Tax sails; veto fails

2013-05-10T16:00:00Z 2013-09-30T19:00:14Z Tax sails; veto failsBill Dolan, (219) 662-5328

CROWN POINT | The Lake County Commissioners refused Friday morning to veto a local income tax.

Commissioner Gerry Scheub, D-Crown Point, made five motions to veto a package of ordinances that imposes a 1.5 percent tax on the personal income of all county residents and out-of-state residents working in Lake County.

Five times the veto requests died for lack of support from Commissioners Mike Repay, D-Hammond, and Roosevelt Allen, D-Gary, who sat silently through most of the meeting.

The tax goes into effect this year.

The outcome stunned both tax proponents and protesters.

Repay had repeatedly said he couldn't support or vote for the tax because he had promised his constituents he wouldn't.

Repay said after the meeting, "This was not a decision I made easily or overnight. But I feel I was elected for more than one issue."

Some tax opponents among the early morning crowd of about 30 in the Syd Garner Auditorium of the Lake County Government Complex lashed out at him when the meeting adjourned.

"Who got to you, Repay?" shouted St. John Republican activist Joe Hero.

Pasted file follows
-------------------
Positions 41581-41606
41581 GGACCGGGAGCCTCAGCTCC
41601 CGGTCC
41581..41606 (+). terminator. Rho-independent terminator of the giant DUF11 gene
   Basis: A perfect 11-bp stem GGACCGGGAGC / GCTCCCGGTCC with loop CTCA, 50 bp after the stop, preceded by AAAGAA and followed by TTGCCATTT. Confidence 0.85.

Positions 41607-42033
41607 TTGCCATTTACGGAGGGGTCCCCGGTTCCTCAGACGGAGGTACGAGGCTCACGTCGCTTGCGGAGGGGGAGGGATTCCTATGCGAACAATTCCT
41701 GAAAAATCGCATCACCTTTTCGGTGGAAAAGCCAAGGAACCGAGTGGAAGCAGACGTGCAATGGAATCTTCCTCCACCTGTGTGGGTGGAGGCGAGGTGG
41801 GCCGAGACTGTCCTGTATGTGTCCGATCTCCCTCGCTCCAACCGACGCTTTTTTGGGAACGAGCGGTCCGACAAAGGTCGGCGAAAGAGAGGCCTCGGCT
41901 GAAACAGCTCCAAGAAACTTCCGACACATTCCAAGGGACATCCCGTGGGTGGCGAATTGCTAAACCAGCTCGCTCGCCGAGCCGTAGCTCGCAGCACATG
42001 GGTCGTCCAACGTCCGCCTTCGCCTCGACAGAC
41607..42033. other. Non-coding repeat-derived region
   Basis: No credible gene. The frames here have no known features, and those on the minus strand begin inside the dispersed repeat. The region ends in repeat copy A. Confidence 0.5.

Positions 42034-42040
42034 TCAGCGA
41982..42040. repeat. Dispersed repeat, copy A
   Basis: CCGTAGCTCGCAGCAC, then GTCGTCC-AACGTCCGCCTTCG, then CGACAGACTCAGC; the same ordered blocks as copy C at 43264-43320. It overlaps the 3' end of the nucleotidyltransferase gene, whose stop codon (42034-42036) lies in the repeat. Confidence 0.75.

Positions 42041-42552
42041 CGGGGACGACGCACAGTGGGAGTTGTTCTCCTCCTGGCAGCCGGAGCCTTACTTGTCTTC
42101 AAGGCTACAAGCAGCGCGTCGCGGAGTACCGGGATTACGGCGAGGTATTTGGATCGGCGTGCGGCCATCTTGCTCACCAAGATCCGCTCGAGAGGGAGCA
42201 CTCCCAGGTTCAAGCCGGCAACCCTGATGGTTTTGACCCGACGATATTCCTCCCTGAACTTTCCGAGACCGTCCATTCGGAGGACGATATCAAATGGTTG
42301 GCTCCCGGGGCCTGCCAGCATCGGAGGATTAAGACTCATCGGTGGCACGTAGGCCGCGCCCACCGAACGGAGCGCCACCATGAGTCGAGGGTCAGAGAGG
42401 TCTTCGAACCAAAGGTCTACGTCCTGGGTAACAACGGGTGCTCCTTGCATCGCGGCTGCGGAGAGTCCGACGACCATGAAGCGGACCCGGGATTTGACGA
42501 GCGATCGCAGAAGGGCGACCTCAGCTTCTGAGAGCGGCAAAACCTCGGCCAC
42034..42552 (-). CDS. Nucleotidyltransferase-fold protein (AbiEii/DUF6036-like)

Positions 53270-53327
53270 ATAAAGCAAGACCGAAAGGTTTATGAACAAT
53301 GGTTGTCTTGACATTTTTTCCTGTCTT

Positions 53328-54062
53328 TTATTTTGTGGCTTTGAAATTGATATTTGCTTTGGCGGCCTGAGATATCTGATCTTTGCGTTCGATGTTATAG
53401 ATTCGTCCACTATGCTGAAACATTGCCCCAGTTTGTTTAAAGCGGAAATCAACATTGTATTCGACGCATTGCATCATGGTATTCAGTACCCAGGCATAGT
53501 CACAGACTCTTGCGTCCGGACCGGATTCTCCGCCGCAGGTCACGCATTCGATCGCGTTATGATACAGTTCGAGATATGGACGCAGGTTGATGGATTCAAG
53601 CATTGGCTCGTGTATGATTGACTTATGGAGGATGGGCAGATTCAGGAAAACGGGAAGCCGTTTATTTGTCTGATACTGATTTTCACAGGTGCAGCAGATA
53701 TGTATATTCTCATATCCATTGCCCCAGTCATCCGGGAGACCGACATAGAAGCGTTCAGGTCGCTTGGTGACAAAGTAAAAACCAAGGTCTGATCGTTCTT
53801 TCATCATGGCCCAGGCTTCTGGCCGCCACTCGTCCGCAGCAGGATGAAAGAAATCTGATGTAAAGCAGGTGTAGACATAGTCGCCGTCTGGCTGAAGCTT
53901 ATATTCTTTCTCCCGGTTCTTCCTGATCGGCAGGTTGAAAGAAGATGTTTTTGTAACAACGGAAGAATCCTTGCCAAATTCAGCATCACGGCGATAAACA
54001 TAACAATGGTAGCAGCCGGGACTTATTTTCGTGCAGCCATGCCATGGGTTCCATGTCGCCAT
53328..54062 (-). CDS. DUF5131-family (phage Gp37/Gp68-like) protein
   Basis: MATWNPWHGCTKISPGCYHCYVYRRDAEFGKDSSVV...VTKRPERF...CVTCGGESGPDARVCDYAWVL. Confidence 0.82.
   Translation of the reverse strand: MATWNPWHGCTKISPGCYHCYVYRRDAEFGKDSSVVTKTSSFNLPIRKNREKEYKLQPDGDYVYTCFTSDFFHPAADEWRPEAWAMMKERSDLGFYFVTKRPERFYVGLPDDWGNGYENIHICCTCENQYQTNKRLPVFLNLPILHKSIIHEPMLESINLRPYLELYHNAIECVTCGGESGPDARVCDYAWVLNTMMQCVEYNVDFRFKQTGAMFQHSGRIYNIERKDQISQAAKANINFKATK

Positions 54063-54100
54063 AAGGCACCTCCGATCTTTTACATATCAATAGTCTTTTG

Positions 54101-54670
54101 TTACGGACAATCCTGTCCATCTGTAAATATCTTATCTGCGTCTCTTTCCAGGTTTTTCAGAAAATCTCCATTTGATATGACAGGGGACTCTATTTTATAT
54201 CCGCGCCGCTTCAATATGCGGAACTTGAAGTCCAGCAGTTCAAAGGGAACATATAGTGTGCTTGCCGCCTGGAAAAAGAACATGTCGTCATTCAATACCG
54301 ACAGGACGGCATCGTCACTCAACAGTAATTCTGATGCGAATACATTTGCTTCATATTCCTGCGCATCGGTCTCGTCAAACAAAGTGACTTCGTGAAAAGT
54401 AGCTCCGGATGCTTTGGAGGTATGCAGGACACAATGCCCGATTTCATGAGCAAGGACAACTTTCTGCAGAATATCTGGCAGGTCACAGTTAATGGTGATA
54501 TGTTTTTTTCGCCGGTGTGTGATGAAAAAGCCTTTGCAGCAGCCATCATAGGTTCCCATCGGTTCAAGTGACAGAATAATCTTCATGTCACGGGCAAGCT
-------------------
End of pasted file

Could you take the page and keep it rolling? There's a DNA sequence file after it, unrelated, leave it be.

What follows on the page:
Others claimed Repay was doing the bidding of Hammond Mayor Thomas McDermott Jr., the county Democratic Party chairman, and a tax supporter.

Repay said it was his own decision. He said his change was driven by concern that if the tax hadn't passed in its present form, the state Legislature might enact future special legislation to divert any subsequent tax to special interests, like economic development projects outside county government control. He said that nearly happened in this year's session of the General Assembly. "It could have been a lot worse," Repay said.

Lake County Council President Ted Bilski, D-Hobart, had predicted Thursday that if the tax was vetoed and the council failed to override the veto, county officials would have had to slash $20 million from the budgets of every county government department whose services aren't mandated by state law.

County officials said reductions in property tax revenues already have forced them to cut tens of millions of dollars from their budget and eliminated more than 300 jobs in the past three years. The income tax would have replaced some of that lost money.

Scheub said Friday the tax was unconstitutionally imposed on the county by a state legislature that punished Lake with a property tax levy freeze since 2007.

Commissioner Allen previously has supported an income tax as a necessary evil that inevitably would have been passed to avoid the cut of essential services.

Dan Murchek, president of the county police union, praised Repay's courage. Murchek said if the income tax had failed, at least 30 county police officers would lose their jobs, not to mention municipal police layoffs and fire station closures.

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